When the pandemic became serious and worldwide, a lot of places shut down. Instead of going out of business entirely, they sent their workers home and set them up with computer-based ways to interact. That meant that work could keep moving forward, and companies could stay in business for the good of their employees and the customers who needed and wanted their services, too. But now that the pandemic is easing and restrictions are starting to lift, is remote working here to stay?
It seems like it might be. There are many companies that switched to remote work during the pandemic and now aren't sure if they want to switch back. They save money by not having in-person offices, and their workers are generally just as productive. While there are definitely certain types of jobs that have to be handled in person, many types of employment don't require people to be in the same room or even the same city. It's these kinds of jobs that may stay remote, long after the pandemic is just a memory.
Remote work is based on people working from their homes, instead of being all together in an office or other location. Technically, remote work doesn't have to be done from home, though. It can be done from coffee shops, beaches, or anywhere else. It's just not done at the office. But with the pandemic, most remote workers are in their homes where they can get everything done and not risk exposing themselves or others to the virus.
Even before the pandemic, there were a lot of remote workers. Some people in the gig economy work remotely, while others who work for larger companies work that way because it's easy and convenient for many types of jobs. It can also be less expensive for companies, since they don't have to provide office space and other amenities. With so much technology available, it's not difficult for most people to work remotely, as long as their jobs don't require physical contact with the people they're interacting with.
There are pros and cons to remote work, from the point of view of the workers themselves. For example, many of them enjoy being able to work from home so they don't have to worry about a commute. They don't need as many work clothes, and don't have to take or buy their lunches out. That can help them save some money. They can also work on their own schedule in some instances, which allows them to handle other tasks around their home and take care of their families more easily, as well.
But there can be downsides to remote work. One of those is that it can lead to loneliness in some people. A lot of people like the interaction they have when they go to work every day. Especially for people who live alone, or who tend to be very social, remote work can be stressful. It can also lead to anxiety and depression in some people, because they're missing out on the types of interactions they were having with other people before the pandemic required them to start working remotely.
Like workers, companies seem to have mixed opinions about remote work. It can be easier for some companies, and that's especially true of those that already had a lot of remote workers before the pandemic. It's also popular with companies that don't want a lot of overhead, or that are more focused on hiring people from all around the world instead of only those who are located close to them. For companies like this, remote work can be a big benefit and help them find the best talent for their industry.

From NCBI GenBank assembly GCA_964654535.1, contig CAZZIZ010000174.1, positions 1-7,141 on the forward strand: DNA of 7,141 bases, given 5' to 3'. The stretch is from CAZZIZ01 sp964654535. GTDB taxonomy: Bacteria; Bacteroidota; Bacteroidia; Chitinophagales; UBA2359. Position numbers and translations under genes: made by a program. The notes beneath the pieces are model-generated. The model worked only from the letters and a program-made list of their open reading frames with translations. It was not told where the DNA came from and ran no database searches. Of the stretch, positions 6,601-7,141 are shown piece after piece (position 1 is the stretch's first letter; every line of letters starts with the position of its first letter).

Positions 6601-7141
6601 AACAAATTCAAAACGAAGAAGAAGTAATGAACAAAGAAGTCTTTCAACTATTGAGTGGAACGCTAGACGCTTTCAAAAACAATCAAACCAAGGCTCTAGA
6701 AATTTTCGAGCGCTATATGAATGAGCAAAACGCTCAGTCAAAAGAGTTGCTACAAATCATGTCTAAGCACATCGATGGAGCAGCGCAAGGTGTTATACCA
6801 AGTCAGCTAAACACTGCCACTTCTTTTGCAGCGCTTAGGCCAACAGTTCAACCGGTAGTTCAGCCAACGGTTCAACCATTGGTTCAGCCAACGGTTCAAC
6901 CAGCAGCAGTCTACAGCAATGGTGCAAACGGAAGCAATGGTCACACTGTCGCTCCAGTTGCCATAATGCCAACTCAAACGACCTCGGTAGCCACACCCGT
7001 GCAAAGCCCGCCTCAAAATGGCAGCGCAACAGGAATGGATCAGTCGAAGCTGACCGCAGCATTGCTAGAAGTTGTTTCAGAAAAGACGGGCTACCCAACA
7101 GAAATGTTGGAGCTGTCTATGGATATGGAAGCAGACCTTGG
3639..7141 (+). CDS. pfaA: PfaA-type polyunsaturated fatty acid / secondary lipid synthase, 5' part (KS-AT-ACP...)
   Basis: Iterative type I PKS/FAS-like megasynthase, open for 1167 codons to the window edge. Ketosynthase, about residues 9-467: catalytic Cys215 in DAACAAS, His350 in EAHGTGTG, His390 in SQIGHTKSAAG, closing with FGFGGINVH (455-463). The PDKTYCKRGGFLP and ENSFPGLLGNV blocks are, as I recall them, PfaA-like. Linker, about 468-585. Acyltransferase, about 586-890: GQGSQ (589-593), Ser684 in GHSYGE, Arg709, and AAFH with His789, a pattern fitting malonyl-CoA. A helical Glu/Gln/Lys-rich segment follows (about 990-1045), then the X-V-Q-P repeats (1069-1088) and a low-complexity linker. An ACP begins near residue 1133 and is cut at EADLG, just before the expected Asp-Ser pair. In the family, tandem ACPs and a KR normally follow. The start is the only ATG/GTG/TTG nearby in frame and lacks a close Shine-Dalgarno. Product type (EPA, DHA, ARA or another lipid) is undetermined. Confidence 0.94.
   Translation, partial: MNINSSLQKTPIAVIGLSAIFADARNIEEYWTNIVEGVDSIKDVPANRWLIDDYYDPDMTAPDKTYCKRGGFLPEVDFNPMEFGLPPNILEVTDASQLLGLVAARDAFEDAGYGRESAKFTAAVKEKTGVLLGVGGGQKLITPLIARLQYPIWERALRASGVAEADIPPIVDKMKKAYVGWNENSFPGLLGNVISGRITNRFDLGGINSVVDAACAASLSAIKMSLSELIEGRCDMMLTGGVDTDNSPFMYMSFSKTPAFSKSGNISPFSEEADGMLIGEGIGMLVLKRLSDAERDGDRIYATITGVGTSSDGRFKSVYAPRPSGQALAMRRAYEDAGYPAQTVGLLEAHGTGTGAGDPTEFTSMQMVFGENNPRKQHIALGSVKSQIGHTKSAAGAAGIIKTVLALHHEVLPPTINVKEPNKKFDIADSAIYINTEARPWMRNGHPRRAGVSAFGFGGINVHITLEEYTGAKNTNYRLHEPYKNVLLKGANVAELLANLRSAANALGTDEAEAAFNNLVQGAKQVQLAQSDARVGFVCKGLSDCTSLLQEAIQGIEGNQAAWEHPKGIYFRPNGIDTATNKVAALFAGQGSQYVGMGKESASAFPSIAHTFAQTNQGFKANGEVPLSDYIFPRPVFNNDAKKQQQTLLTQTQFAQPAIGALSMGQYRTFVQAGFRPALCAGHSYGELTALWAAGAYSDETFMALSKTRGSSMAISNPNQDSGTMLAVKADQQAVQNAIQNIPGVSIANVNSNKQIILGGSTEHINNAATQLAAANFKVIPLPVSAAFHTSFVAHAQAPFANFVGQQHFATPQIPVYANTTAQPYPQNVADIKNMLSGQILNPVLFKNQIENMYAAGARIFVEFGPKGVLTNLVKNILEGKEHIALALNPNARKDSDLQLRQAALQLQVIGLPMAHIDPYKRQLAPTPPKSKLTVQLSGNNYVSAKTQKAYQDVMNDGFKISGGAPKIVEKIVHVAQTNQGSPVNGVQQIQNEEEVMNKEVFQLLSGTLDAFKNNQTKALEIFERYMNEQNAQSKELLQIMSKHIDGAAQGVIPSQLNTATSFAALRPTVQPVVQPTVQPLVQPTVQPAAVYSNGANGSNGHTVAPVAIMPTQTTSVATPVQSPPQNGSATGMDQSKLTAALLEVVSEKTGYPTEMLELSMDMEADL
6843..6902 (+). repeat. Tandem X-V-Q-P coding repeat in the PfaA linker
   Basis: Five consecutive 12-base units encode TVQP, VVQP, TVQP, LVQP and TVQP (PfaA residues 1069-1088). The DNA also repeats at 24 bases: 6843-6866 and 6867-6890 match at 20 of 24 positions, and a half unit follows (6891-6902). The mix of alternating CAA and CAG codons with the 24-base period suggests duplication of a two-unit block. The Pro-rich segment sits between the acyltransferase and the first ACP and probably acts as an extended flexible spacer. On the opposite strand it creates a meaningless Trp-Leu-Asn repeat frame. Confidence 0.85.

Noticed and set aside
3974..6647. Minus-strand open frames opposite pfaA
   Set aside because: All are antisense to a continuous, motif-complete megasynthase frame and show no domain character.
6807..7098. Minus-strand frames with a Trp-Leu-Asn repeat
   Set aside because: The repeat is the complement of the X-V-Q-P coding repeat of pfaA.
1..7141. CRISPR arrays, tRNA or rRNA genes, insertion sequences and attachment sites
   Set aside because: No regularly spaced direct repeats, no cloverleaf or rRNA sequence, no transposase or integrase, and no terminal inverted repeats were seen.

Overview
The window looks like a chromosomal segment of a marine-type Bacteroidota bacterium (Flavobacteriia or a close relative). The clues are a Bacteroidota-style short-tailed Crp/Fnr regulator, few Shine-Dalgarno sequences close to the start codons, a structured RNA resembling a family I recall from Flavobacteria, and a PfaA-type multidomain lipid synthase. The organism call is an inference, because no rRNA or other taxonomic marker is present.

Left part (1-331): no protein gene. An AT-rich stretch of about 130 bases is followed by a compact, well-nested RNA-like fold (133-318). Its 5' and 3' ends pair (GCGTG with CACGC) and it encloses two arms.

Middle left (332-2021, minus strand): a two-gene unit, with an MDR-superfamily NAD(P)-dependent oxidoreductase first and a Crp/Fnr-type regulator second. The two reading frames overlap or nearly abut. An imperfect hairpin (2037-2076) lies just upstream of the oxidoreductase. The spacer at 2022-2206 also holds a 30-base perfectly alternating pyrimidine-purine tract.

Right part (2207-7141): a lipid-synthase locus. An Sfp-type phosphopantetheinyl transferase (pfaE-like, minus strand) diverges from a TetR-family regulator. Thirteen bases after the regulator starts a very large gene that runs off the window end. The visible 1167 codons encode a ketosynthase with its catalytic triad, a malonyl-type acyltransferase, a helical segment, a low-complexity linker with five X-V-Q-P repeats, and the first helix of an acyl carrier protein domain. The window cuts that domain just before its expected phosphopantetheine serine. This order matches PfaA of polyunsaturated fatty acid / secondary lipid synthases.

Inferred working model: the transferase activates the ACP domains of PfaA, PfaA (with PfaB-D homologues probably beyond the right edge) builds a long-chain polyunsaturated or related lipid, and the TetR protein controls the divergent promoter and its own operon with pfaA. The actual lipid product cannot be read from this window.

Other companies, though, aren't getting as much value from remote work. When companies don't feel comfortable letting people work from home, or when they need people to be together in the same room for ease of collaboration, remote work may not help them. There are some types of jobs that simply need to be done in person, and trying to have people work remotely in those instances doesn't work. For many types of work, though, remote work is possible but not always the most convenient.
Unless a job requires someone to be hands-on with a person or a system of some kind, it can generally be handled remotely. Doctor's visits can even be remote in many instances, but a surgery or procedure couldn't be done that way. Insurance professionals, attorneys, and accountants can all work remotely fairly easily. Additionally, a marketing specialist and those who do similar types of job can work remotely without much problem. They don't need to do their job in person to be successful at it.
A lot of companies will probably go back to having people come into the office when it's safe to do so, but there are plenty of companies that are just going to stay remote when the pandemic is over. Even if these companies wouldn't have allowed remote work in the past, they can now see that it doesn't cause a problem for their workers or their clients. By recognizing that remote work is a viable option for their business models, they may be more likely to just let it continue for the foreseeable future.
Remote work is changing company culture. The people who have been working remotely during the pandemic have adjusted and adapted to it, and the companies they work for have had to do the same. It's forced a cultural shift in the working world, where working from home is seen as a much more common practice than ever before. Even though many people will go back to being in the office, there's still a significant number who won't. That will be much more normalized than it's ever been in the past.